The local health system is ill equipped to deal with a rare disease with a non-specific early clinical presentation that requires complex diagnostics and treatment. Passive case finding has been shown to entail long delays and missed diagnoses , . The mean duration of stage 1 and 2 is estimated at 526 and 500 days, respectively . Since most patients detected passively are diagnosed only when in stage 2, they have been infectious to the vector (and therefore sustaining transmission) for at least one or two years. Moreover, patients diagnosed in stage 2 are at higher risk for irreversible sequelæ and require a more complex treatment . Despite efforts aimed at integration, the proportion of cases detected through passive screening in the DRC have remained relatively stable over the past four years, apparently not compensating for the decrease in active screening.
Even if problems related to diagnostic and treatment procedures could be overcome, one more constraint to the integration of HAT control activities remains. In the DRC, the average annual attendance rate of health services is estimated at 0.15 per inhabitant . Unless a significant effort is made to further develop health services and increase their utilization, it is an illusion to think the current health system is sufficient to control HAT or to detect resurgence at an early stage. Until then, some form of active surveillance will continue to be required.
Once prevalence levels go down, populations in HAT endemic areas no longer perceive the disease as a threat. Under such circumstances, people are no longer prepared to participate in the screening campaigns because these are time consuming, have little respect for privacy, and because people fear the side effects of HAT treatment . In addition, in a low prevalence context, screening activities become less efficient. The province of Equateur in the DRC was the focus of a major epidemic in the 1990s. In 2011, only 219 HAT cases were diagnosed in this province, of which 62 by mobile screening teams; yet during that year, 5 mobile screening units made up of 33 staff members in total, had screened 144,281 persons (personal communication Dr. Christian Roberti).
A poor yield should not be a pretext for abandoning active screening activities, but rather serve as a call for innovative screening methods to be developed and field tested. Laveissière described in 1998 how health workers going from house to house collecting blood samples on filter papers that were later processed in laboratories, were able to reach more people at a lower cost when compared to mobile teams . Difficulties in communicating test results and in tracing back HAT suspects have until now been the main reasons for keeping with the mobile team approach. Nowadays, modern communication technology has penetrated the most distant corners of rural Africa and geographic positioning systems (GPS) that were once unaffordable can be bought for less than 100 USD. Using a rapid test currently undergoing phase III evaluation would allow the immediate communication of the screening test result, while still in the village. A Loop-mediated isothermal Amplification (LAMP) test that can provide direct evidence of the presence of T.b. gambiense DNA in a sample is currently under development . This test can be performed on samples collected on filter paper and can be carried out with equipment that is automatized to such a degree that it can be used at the level of a district laboratory. If the diagnostic accuracy of this new test can be confirmed, the combination of rapid tests and LAMP with the use of GPS technology would make it possible to locate and map all those probably infected with T.b. gambiense in a very efficient manner. Those individuals could then be invited for a further diagnostic workup in the privacy of a consultation room in a larger health center or district hospital, where they could also be started on treatment.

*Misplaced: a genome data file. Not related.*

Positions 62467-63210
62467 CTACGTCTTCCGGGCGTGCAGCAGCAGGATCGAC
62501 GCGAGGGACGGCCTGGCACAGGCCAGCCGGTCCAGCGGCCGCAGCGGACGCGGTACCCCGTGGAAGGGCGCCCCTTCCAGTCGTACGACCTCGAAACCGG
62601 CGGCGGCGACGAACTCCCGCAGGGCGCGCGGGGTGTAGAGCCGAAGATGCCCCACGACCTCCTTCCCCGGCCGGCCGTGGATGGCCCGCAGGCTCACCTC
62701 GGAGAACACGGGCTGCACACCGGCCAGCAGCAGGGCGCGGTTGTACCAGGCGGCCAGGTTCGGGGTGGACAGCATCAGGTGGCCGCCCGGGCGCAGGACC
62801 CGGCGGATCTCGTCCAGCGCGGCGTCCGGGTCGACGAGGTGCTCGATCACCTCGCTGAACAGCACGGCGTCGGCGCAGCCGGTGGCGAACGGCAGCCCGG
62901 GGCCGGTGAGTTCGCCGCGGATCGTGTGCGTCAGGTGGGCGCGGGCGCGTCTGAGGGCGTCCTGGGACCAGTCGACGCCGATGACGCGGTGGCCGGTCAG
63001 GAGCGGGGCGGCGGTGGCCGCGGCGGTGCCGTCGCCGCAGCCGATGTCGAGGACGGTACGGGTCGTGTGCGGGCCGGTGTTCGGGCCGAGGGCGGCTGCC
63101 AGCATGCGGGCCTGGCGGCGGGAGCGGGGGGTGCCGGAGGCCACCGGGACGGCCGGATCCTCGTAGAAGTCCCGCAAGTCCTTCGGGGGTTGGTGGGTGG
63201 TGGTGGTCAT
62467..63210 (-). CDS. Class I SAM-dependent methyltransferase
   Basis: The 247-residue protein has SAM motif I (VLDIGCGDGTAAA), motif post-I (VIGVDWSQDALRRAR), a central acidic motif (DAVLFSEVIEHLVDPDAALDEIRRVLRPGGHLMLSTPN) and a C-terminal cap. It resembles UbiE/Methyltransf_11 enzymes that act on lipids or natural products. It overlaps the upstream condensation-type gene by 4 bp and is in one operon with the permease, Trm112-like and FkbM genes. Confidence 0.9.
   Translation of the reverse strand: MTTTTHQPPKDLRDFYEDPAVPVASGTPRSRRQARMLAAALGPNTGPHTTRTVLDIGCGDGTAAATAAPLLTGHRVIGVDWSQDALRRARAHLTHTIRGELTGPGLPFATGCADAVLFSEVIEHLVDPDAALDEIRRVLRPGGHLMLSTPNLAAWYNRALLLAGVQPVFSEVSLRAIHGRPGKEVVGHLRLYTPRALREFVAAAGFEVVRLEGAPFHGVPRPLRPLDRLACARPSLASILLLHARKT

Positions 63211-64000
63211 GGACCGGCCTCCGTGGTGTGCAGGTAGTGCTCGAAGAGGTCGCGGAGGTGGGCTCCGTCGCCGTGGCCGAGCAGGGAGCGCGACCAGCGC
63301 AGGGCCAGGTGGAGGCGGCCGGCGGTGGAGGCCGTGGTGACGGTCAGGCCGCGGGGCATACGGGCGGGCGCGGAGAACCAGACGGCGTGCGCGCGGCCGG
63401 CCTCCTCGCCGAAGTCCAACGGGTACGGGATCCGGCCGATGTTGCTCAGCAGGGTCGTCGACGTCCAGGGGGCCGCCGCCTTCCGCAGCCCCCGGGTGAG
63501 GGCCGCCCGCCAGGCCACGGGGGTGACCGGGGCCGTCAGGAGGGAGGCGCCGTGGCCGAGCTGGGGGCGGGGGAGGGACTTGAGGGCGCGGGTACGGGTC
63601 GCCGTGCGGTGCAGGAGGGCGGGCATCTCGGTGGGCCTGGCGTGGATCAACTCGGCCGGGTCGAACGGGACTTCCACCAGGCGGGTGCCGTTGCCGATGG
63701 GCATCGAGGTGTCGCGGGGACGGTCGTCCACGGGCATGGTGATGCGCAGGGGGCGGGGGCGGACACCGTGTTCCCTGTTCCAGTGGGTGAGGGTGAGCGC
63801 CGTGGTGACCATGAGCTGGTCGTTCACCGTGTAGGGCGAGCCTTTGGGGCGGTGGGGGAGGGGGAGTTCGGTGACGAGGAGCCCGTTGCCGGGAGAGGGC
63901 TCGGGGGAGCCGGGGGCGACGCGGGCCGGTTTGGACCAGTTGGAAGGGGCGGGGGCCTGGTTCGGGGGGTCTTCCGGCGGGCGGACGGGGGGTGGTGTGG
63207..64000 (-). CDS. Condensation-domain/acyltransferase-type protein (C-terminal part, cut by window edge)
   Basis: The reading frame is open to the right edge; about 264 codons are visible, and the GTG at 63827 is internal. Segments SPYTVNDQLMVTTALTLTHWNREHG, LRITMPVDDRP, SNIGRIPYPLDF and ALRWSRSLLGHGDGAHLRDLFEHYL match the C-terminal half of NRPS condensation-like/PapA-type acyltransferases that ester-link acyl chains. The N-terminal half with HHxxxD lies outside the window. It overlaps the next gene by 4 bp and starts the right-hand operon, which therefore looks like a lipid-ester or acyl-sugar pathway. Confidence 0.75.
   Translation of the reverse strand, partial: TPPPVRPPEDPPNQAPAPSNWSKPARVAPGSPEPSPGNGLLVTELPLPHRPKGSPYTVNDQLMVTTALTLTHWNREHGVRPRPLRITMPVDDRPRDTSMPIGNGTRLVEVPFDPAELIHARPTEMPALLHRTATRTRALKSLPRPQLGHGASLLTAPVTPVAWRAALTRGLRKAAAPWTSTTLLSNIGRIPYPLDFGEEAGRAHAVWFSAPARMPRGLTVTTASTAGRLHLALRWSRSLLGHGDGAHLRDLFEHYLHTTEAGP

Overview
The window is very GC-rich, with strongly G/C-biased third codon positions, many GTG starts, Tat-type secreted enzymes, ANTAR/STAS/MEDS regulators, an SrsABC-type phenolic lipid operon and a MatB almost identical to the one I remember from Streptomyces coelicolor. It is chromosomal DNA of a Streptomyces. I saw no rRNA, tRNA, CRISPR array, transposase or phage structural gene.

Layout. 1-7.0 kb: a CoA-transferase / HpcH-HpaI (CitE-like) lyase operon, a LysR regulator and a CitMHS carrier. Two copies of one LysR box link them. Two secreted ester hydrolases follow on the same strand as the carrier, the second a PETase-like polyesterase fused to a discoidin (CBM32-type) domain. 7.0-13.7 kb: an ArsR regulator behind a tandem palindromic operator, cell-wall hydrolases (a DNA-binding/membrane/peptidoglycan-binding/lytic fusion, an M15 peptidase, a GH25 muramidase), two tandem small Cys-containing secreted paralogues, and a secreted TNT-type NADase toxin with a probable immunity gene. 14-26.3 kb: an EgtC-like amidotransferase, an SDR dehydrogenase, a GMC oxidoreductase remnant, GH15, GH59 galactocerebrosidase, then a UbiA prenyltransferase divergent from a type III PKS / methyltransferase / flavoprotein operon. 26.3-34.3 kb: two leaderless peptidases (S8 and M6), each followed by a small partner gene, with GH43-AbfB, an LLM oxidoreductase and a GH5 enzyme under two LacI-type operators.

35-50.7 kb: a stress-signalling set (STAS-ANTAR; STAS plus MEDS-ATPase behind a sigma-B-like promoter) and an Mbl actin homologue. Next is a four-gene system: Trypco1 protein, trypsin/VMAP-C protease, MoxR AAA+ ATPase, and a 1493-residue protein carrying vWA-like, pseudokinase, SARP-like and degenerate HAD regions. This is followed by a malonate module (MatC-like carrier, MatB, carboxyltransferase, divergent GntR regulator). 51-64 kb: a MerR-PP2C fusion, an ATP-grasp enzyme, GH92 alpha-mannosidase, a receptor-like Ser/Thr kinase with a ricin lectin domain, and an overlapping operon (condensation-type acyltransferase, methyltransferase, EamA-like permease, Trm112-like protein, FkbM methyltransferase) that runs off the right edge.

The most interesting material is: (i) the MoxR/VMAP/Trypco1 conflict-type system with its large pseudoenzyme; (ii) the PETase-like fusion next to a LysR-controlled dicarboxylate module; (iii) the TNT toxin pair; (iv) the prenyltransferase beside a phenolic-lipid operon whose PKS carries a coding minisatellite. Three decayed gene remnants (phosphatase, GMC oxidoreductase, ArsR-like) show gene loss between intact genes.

A new treatment regimen based on 10 days of once daily oral administration of fexinidazole is currently entering phase II clinical trials. If these trials are successful, fexinidazole could allow the diagnostic threshold to be lowered, because it is easy to administer and expected to be less toxic. This drug passes the blood brain barrier and would be suitable for both stage 1 and stage 2 patients, thus obviating the need for a lumbar puncture .
After a major upsurge in the 1990s, HAT is now under control in most endemic regions. To prevent resurgence from re-occurring, which we know will happen if control efforts are relaxed, the continuation of control activities is crucial. In the DRC the knowledge, expertise and capacity are in place; continued funding of the national HAT control programme would allow for these to be utilized and the epidemiological situation to be kept under control.
With new, easy to perform diagnostic tests and an oral treatment regimen in the pipeline, integration of HAT control into general healthcare services can be considered. However, integration will not be sufficient to prevent HAT resurgence in the longer term. Continued strong surveillance, covering at least the historically known HAT foci, is crucial, and cannot rely on passive case finding alone. At the same time, under the current circumstances of lowering prevalence, active surveillance using mobile teams is neither effective nor sustainable. Possible alternative approaches to surveillance have been identified but still need to be field tested and optimized.
HAT is listed by the WHO as one of the diseases requiring “Innovative and Intensified Disease Management” . In the coming years, a gradual and well-managed integration of the HAT control activities in the general health services can be envisaged, but this will require further research to identify the best strategies in low prevalence contexts. A minimal vertical approach to control the disease is likely to remain necessary. Finally, a regional control strategy, coordinated between countries where HAT is prevalent, should be actively explored.
The authors received no funding for this work.